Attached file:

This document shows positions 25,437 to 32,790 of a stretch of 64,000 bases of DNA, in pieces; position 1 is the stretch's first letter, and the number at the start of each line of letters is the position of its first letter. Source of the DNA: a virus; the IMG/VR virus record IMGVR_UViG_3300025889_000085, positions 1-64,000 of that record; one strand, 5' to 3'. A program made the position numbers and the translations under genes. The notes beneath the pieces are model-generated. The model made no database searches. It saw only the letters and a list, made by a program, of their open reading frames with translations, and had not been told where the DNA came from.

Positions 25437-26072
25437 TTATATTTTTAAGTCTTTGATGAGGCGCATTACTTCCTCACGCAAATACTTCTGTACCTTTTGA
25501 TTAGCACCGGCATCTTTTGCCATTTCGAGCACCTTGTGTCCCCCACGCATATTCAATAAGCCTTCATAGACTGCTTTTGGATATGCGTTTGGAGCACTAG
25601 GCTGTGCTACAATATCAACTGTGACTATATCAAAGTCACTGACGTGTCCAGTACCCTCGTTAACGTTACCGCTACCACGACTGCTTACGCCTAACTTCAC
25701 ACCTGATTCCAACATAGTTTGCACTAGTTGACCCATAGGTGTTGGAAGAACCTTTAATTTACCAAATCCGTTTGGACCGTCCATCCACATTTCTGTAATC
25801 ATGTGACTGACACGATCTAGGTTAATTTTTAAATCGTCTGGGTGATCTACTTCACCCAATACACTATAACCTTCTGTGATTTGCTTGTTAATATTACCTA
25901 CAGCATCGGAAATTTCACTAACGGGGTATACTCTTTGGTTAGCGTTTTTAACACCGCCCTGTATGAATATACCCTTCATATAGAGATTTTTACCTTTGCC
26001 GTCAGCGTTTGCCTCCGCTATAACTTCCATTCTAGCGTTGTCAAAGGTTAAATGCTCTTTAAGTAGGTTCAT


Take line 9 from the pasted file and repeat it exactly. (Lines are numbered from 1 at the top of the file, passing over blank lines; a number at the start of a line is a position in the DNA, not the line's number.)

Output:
26001 GTCAGCGTTTGCCTCCGCTATAACTTCCATTCTAGCGTTGTCAAAGGTTAAATGCTCTTTAAGTAGGTTCAT